The media felt mutual respect contributed to Liverpool’s 0-0 draw with Bayern Munich and praised Jordan Henderson and Fabinho’s performances.
It’s all to play for in Munich in three weeks’ times after a frustrating but far from disastrous goalless draw at Anfield.
The Reds dominated the majority of the contest but wastefulness and sloppiness in the final third saw chances to establish a useful first-leg lead passed up.
Overall, Jurgen Klopp will be pleased with his side’s performance, with the Reds showing plenty of reason to believe victory can be claimed in the return fixture in Germany.
Here’s how the media assessed events at Anfield.
Reporters had mixed views on how good the result is for Liverpool
Writing for Goal.com, Neil Jones thought overall it was a decent result for the Reds given the defensive options missing, assessing it a missed opportunity for Bayern:
This is not a team used to celebrating goalless draws at home, but given the defensive issues which had dogged them heading into this game, they can look upon it as a useful result.
They will, however, surely view this as a missed opportunity. Liverpool’s chin was exposed tonight, and Bayern failed to land a blow.
The Independent’s Mark Critchley felt it was a result “neither side will be happy nor unhappy with”, but thinks Bayern’s willingness to settle for a draw could come back to haunt them:
A strange game ended in a strange result that neither side will be happy or unhappy with.
As the game went on, Bayern appeared more and more content with denying Liverpool a home win. That confidence could ultimately be misplaced.
Reporters thought the mutual respect between the side’s shone through, making for a “throwback” European tie
The Mail’s Martin Samuel assessed it as a “throwback game” to the more traditional, cagey European first legs of yesteryear:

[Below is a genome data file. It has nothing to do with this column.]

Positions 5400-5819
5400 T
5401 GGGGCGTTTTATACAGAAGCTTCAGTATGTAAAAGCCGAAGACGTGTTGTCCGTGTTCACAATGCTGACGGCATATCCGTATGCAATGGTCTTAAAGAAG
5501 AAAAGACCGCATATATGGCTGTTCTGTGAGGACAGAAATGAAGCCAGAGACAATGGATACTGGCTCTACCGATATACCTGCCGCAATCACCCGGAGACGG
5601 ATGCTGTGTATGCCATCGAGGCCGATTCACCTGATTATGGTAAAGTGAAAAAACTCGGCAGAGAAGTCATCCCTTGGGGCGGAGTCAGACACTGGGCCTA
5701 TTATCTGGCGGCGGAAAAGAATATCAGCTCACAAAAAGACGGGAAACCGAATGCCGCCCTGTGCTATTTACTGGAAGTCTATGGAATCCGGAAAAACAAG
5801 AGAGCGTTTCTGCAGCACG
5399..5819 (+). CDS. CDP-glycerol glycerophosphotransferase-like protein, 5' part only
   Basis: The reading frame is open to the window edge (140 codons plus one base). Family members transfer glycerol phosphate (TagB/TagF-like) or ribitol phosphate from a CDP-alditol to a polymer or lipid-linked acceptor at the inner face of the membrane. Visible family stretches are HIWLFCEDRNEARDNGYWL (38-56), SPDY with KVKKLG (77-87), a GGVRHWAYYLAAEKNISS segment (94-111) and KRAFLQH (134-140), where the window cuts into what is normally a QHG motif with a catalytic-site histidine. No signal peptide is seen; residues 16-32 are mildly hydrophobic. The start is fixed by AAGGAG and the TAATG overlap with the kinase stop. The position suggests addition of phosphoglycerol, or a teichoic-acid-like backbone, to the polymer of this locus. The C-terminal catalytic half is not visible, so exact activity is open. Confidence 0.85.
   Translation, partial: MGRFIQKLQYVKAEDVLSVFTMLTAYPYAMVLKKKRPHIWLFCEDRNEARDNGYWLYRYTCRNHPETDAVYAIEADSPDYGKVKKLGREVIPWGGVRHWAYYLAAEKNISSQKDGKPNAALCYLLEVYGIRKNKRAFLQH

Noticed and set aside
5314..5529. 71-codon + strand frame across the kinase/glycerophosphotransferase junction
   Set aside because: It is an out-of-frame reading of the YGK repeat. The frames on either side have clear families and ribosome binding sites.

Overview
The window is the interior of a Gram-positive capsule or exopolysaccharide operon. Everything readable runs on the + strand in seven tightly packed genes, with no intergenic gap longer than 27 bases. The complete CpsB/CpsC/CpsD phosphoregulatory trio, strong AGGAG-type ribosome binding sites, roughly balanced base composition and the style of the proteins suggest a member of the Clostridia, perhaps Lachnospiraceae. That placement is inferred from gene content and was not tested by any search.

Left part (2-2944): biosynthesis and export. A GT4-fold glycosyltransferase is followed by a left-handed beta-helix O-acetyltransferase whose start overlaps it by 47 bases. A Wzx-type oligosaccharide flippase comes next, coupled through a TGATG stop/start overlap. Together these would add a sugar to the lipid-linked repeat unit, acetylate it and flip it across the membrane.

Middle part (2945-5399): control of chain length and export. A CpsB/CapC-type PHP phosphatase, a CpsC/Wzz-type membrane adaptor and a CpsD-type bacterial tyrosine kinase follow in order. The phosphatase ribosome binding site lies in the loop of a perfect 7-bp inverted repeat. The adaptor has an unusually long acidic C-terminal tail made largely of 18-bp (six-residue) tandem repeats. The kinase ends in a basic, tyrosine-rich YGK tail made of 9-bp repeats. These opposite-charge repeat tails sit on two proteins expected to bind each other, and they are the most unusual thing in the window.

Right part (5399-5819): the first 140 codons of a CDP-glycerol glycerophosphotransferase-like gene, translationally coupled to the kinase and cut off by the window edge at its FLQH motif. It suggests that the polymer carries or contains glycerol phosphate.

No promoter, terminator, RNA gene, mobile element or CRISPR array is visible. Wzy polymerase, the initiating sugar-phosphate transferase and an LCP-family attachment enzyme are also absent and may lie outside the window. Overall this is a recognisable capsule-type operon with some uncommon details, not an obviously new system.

It was a throwback of a game, after Liverpool’s high octane encounters last season. Munich kept a full strength forward line at bay and frustrated the home crowd into a state of tetchiness.
The Telegraph’s Chris Bascombe was among a few reporters who felt a strong mutual respect between the sides compromised the entertainment:
This game did not live up to its billing. It was messy and unfulfilling, the Italian referee far too prominent to facilitate a reconstruction of the Dortmund v Bayern epics Klopp was accustomed too in his Bundesliga years.
Perhaps it was the mutual respect that made it so stifling.
The Independent’s Simon Hughes thought the level of respect was illustrated by both side’s taking different tactical approaches to usual:
Liverpool did not stream forward like they can do and instead waited for Bayern mistakes. Ultimately, they should be credited for their patience.
Similarly, Bayern’s midfield was a base of two and this squeezed the space around Roberto Firmino. Ultimately, they should be credited for their pig-headedness.
The Mirror’s Steve Bates credited the German side for delivering a performance “full of expertise and experience”:
But a clash which promised so much fell flat at Anfield as the German’s frustrated the Liverpool boss with a performance full of expertise and experience.